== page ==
*2 In the instant case there is likewise no evidence that the mark is used in the promotion of applicant's services. In both the Brown & Portillo case and the case at hand there is no evidence, much less an extensive record which was present in In re McDonald's Corp., supra, that the activity of rendering restaurant services has ever been identified by the term sought to be registered. The only evidence of use shows the term used to identify the food items which applicant calls "MACHO COMBOS." This does not constitute use as a service mark.
Even if the mark were also used to identify applicant's restaurant services, confusion would be likely in light of the mark "MACHO," registered for a sandwich served as part of restaurant services. The mark of applicant consists of registrant's entire mark, to which a descriptive (and disclaimed) word has been added. The products identified by the two marks are closely related. Both are food items served by restaurants.
Applicant argues that there are differences between registrant's sandwiches and applicant's combination platters, and that its mark is readily distinguishable from the registered mark.
As to the first argument, the issue is not whether one can tell the difference between the goods. The issue is whether use of similar marks on them would lead prospective purchasers to mistakenly assume that they share a common source. Clearly the two food items offered by these restaurants meet this test, even if one or both marks were also used as service marks which identified menu items served as part of the restaurant services.
As to the argument that the marks are readily distinguishable, we simply disagree. There has been no showing that the word "MACHO" has any descriptive significance or is weak as a trademark in the field of foods or food services. Although applicant refers to third-party registrations as proof of the weakness of the word, applicant has failed to make these registrations of record. Moreover, there is no evidence of actual use of the cited marks in connection with food and food services, so we have no basis upon which to conclude that the consuming public is so familiar with the term as used in connection with such goods and services that other features of marks incorporating the word function to a greater extent than "MACHO" as source indicators.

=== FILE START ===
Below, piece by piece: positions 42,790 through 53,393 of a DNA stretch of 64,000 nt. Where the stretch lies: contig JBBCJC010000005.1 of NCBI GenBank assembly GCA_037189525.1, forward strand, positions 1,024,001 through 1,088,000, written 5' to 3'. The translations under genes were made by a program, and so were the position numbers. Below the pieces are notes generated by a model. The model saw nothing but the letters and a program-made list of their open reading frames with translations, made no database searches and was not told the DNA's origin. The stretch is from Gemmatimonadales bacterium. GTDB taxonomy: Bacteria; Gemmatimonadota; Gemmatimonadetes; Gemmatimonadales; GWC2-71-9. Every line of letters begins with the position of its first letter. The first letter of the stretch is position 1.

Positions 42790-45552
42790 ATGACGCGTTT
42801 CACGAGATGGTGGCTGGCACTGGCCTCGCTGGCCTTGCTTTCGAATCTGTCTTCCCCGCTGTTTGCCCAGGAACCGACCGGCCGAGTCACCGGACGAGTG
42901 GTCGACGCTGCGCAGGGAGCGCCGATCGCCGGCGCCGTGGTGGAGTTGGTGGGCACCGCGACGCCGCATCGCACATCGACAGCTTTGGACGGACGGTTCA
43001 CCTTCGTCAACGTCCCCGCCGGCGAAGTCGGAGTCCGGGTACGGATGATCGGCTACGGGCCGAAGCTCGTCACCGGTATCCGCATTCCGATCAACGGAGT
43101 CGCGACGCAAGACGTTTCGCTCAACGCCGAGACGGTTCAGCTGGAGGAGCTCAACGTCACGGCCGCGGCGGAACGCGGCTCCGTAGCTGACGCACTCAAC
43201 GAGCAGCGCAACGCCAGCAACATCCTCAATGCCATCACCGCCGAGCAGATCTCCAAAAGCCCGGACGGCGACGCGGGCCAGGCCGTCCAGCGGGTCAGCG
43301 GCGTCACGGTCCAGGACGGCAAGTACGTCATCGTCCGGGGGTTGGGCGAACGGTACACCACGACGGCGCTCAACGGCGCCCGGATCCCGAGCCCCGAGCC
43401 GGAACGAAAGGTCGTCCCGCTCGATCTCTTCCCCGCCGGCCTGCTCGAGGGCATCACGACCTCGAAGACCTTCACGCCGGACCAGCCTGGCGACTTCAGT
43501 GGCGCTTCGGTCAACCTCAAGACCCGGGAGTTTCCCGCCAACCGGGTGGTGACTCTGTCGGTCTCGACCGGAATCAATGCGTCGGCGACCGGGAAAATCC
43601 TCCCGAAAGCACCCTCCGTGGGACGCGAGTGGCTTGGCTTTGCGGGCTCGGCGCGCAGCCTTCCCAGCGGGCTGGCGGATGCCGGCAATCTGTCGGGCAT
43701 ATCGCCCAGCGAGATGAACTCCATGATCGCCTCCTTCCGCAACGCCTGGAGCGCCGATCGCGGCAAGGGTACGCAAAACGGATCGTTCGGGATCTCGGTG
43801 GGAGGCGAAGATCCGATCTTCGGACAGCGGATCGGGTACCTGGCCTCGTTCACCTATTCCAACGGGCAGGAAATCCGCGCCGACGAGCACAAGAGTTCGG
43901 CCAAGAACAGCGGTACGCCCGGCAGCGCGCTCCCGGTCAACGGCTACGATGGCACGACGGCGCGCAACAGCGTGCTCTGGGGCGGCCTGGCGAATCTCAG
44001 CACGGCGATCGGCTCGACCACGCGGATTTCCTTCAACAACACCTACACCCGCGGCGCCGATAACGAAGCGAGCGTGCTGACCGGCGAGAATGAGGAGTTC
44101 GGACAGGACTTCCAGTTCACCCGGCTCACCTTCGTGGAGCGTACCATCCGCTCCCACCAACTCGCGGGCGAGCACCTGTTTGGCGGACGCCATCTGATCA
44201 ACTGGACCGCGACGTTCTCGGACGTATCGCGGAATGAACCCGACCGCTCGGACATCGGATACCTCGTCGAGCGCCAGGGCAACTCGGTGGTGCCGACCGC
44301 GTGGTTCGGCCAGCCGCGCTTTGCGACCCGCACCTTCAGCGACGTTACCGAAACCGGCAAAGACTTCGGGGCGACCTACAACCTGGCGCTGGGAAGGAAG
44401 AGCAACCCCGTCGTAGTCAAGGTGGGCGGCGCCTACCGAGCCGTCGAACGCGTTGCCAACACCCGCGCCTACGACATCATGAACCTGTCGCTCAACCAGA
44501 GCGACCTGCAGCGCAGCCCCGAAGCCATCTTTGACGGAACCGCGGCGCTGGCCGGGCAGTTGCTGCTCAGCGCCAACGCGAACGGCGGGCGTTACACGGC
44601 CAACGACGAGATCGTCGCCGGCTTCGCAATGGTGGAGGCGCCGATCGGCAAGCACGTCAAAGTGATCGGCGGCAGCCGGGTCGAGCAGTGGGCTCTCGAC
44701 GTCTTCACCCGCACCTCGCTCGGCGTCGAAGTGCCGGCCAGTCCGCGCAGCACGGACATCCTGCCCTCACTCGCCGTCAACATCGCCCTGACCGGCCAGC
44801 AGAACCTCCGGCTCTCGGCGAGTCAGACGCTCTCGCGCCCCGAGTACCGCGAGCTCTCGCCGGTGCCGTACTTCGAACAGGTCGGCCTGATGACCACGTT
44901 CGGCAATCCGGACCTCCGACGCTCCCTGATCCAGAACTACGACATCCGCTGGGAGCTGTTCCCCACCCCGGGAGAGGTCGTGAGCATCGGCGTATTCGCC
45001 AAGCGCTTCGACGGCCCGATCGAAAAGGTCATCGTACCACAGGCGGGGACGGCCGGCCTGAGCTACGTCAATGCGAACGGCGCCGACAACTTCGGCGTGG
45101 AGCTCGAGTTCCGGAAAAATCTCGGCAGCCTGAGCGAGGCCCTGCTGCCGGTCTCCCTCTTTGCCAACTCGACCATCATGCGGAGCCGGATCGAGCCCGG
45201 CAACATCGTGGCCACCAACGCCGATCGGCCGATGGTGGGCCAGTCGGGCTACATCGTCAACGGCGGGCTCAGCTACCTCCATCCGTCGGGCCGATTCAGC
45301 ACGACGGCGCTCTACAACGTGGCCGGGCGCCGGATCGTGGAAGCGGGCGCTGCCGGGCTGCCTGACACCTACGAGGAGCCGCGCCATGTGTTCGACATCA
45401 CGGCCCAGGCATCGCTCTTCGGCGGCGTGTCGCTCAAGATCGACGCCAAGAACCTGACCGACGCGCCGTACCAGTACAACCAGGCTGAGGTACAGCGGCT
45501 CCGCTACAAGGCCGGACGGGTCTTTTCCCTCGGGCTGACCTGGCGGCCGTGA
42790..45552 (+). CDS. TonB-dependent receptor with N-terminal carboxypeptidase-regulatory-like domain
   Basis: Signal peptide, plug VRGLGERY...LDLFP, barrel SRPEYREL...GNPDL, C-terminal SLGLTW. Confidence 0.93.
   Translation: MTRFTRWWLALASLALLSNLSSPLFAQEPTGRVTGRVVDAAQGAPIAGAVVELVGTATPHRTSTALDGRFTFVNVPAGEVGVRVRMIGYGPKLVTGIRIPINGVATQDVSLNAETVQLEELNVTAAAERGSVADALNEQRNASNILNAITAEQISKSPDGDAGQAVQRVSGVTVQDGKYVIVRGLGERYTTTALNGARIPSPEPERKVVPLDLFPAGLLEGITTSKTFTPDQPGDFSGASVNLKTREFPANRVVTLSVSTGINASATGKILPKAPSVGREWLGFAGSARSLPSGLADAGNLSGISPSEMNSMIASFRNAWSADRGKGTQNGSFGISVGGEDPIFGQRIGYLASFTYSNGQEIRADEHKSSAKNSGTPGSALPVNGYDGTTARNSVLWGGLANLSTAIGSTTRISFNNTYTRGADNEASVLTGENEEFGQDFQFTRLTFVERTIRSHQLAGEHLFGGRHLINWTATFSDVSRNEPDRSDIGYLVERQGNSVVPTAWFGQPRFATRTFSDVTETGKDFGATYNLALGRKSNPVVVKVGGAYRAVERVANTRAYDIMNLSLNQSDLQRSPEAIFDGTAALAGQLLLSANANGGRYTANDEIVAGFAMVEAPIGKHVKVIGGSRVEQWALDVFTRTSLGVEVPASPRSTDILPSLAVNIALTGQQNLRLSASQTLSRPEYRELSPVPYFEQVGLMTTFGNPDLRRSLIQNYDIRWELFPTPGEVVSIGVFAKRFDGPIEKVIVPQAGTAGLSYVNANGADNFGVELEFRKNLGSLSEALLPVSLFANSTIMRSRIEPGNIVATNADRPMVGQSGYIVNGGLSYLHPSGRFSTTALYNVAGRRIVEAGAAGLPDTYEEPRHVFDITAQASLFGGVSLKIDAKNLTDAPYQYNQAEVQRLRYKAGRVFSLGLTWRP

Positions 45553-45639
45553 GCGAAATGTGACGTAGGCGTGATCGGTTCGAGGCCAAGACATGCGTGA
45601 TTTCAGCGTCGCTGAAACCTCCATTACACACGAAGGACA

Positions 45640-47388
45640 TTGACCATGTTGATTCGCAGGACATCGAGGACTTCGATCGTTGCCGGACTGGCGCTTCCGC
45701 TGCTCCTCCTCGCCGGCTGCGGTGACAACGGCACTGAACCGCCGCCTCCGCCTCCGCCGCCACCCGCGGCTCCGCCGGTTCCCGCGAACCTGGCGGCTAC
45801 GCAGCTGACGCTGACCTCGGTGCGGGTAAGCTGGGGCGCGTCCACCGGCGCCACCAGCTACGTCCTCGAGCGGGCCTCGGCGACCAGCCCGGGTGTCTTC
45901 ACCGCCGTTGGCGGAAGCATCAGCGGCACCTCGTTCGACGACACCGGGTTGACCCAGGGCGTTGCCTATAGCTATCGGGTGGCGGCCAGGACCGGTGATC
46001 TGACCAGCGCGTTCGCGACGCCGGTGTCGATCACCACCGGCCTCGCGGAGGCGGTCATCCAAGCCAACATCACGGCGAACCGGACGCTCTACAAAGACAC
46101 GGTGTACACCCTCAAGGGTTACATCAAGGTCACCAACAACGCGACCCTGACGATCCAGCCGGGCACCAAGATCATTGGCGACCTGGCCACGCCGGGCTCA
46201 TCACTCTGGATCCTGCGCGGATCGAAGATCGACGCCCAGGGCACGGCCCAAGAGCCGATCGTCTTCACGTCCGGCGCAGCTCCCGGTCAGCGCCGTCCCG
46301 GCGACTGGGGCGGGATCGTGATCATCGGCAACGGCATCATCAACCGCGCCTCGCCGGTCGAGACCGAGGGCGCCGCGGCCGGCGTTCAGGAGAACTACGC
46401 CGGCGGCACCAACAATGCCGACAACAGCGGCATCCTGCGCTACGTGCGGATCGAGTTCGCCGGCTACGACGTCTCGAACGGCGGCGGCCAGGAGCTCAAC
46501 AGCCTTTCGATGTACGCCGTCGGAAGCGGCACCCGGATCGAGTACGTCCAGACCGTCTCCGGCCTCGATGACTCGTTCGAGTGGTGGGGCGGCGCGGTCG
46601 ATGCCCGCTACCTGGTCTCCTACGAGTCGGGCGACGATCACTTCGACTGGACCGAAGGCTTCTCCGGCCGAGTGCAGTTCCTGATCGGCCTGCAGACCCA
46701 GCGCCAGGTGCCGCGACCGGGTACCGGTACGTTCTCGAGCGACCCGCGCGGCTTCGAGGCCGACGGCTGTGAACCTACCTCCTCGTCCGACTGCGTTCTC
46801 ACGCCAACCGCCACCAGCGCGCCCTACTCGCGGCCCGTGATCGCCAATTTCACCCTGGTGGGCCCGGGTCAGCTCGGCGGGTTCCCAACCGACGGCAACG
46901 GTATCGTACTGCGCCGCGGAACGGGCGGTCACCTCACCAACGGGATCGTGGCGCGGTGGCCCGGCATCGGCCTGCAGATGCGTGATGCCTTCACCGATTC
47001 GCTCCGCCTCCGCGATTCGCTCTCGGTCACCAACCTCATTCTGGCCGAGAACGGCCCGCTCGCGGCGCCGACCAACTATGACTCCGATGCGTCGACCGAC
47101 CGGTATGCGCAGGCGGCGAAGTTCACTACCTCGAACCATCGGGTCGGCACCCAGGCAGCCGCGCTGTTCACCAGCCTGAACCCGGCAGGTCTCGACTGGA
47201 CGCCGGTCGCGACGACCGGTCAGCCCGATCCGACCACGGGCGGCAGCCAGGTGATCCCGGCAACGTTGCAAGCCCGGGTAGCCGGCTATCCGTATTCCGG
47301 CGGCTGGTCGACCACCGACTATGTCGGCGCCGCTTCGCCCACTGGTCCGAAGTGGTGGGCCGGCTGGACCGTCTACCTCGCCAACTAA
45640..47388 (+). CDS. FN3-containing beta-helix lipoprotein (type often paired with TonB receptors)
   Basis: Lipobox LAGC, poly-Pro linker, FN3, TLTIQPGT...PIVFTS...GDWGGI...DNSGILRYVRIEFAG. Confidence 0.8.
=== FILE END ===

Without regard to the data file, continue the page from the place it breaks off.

Applicant's argument that the marks create different commercial impressions because of their different connotations is not supported by the record. Applicant apparently confuses "MACHO" with "MUCHO" when it suggests that its mark would be understood to mean "plenty" or "a great deal." The addition of the descriptive word "COMBO" does not alter the meaning of the word "MACHO", nor does it change the connotation of the mark from that of "MACHO" alone. The same word, "MACHO," used in connection with both applicant's restaurant entree and registrant's restaurant entree, has the same connotation.
The dominant part of both marks is the same word, "MACHO." The marks in their entireties sound alike, look alike, and have the same connotation as applied to the products of applicant and registrant. Because of this similarity of the marks and because the goods and services are virtually the same, confusion is quite likely.
*3 Accordingly, the refusal to register based on likelihood of confusion as well as the refusal on the ground that applicant's mark is not used to identify the service set forth in the application are both affirmed. [FN3]
G. D. Krugman
R. F. Cissel
E. W. Hanak
FN1. Serial No. 597,060, filed May 5, 1986.
FN2. Registration No. 1,095,533, issued to Grimes, Austin & Stark, Inc. on July 4, 1978.
FN3. Responsive to the offer at the conclusion of applicant's appeal brief to amend the application to claim trademark use rather than service mark use, applicant is advised that such an amendment is untimely. There is no provision for such amendments in either the statute or the rules. Moreover, even if a new application were to be filed claiming registrability of the mark for goods, Registration No. 1,095,533 would still present a bar to registration under Section 2(d).